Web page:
Ohio Co-op’s ‘Lunch With a Lineman’ Serves Safety Lessons to Young Members

Firelands Electric Cooperative’s Evan Clemons points out a safety feature for members during the co-op’s first Lunch with a Lineman. (Photo By: Tracy Gibb/Firelands Electric Cooperative)

National Electric Safety Month was around the corner and Fireland Electric Cooperative’s Tracy Gibb was looking for a new way to engage the co-op’s youngest members.

A longtime coloring contest for elementary-aged children had run its course. And Gibb wanted to provide an enriching experience with a safety message that didn’t involve (too many) plastic giveaways.

“It got to the point where it was the same kids and the same families entering and winning the coloring contest time after time, and it wasn’t really accomplishing the goal of teaching about electrical safety,” said Gibb, communications and member relations specialist at the New London, Ohio-based co-op.

But then she remembered that big equipment and hands-on encounters enthrall young children. Throw in a behind-the-scenes tour of the co-op and a pizza lunch with a real lineworker…and Lunch with a Lineman was born. The second annual event is coming up July 31.

Last year’s highlights included trying on rubber gloves and learning how to blow an air horn in a bucket truck, Gibb said. “The kids enjoyed it last year, and they, and the chaperones asked our linemen a lot of questions and seemed genuinely interested in learning more about the trucks and equipment.”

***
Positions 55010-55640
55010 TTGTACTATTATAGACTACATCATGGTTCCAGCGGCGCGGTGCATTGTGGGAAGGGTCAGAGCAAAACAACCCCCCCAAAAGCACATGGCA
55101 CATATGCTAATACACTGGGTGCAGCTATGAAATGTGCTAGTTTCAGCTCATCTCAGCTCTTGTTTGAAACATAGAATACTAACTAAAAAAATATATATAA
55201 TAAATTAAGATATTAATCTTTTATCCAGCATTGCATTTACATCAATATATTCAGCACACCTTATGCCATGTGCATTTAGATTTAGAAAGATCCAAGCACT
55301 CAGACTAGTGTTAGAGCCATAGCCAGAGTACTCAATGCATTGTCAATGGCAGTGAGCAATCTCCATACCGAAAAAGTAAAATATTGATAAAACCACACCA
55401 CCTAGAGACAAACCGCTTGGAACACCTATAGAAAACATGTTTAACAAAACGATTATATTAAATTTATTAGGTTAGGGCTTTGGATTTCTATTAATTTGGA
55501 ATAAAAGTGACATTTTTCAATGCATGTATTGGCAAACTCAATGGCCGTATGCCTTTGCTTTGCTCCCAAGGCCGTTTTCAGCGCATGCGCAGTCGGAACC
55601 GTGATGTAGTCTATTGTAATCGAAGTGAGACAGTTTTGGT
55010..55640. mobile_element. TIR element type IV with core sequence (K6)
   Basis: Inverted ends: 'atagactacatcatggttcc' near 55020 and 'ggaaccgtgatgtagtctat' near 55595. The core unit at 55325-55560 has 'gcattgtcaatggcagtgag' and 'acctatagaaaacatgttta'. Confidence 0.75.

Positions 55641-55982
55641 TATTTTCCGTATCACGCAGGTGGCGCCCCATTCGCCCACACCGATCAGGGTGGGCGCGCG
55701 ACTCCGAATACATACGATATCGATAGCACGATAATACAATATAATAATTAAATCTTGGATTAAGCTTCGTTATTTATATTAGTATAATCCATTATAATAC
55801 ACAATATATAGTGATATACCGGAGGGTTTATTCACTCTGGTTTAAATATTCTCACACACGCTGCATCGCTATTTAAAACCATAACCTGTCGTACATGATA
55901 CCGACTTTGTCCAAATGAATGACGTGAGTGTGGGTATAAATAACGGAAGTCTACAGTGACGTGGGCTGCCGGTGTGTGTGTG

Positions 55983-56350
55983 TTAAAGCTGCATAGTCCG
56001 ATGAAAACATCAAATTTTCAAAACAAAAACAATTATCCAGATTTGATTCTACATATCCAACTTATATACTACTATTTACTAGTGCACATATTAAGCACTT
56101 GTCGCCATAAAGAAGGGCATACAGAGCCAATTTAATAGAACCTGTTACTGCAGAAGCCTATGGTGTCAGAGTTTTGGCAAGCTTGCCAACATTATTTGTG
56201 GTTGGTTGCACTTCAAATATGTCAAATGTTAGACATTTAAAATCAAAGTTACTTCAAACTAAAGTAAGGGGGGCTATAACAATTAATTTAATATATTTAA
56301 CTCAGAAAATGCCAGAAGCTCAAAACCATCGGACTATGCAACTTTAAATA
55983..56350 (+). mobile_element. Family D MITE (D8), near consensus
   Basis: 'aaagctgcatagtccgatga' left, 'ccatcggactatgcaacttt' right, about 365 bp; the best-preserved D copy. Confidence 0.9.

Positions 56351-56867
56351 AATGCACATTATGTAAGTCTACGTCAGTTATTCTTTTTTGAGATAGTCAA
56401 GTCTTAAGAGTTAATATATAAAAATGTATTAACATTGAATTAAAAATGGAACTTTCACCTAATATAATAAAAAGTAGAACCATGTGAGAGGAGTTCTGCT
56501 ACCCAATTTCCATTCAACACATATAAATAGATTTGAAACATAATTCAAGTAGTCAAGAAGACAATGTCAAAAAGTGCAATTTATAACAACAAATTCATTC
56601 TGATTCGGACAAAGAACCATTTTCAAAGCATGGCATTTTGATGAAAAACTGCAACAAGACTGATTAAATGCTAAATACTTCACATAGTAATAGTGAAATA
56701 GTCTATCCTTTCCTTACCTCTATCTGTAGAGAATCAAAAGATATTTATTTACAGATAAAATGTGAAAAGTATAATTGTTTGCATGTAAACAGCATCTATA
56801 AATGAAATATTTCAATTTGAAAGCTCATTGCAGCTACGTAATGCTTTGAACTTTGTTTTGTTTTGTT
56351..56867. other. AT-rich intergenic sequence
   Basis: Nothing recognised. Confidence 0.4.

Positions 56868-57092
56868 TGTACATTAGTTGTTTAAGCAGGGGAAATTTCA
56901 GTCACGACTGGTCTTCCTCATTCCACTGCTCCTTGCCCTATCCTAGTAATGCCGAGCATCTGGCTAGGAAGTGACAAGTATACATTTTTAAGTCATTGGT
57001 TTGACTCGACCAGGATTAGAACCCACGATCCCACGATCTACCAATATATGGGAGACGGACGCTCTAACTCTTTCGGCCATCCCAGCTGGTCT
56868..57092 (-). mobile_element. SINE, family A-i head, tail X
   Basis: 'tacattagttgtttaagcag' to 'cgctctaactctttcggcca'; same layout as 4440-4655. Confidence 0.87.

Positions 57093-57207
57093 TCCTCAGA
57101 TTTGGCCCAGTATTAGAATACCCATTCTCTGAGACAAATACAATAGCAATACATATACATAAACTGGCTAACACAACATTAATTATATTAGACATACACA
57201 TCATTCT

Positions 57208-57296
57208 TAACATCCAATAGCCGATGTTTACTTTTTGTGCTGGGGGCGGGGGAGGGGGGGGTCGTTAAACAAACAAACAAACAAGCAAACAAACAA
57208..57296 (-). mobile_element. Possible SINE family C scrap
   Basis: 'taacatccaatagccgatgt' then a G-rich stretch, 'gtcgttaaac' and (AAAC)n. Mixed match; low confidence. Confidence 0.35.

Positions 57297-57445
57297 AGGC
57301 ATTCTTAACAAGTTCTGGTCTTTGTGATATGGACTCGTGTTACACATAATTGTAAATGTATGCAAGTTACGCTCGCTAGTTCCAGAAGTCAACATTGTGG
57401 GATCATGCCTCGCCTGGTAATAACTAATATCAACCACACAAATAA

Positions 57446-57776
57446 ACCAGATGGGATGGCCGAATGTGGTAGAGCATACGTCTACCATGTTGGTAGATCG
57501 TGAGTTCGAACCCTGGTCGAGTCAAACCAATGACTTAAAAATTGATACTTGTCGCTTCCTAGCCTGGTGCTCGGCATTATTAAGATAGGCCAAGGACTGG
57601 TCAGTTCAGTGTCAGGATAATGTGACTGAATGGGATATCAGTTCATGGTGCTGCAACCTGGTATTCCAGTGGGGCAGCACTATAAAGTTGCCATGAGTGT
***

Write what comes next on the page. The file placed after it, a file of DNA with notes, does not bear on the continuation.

To participate, K-5 students living on co-op lines complete a quiz on lineworker safety gear, and their names are entered for a chance to win one of three spots. Winners can bring one adult chaperone.

Gibb said she learned several lessons from last year, including working around line crews’ unpredictable schedules. This year, she’s holding the event after a mandatory safety training at the co-op’s New London headquarters, “so we can snag them right then and there.”

“It’s always great to see kids interested in what we do,” said Line Superintendent Zach Collins. “And who knows—maybe they will even work with us some day.”

This year, instead of an open-ended format, the program will include more structured segments on wearable safety gear and equipment, such as hot stick demos, and safety features on trucks.

“Our linemen are always willing to help and show the kids around, but sometimes they’re not sure where to start,” Gibb said.

During the two-hour program, Gibb also promotes the co-op’s other youth engagement activities, including recognition of middle schoolers with at least three A’s and NRECA’s Electric Cooperative Youth Tour for high schoolers. And, of course, each student gets some co-op swag.

“They get the gift bags, but they also get the experience—an above-and-beyond special treat.”

Victoria A. Rocha is a staff writer for NRECA.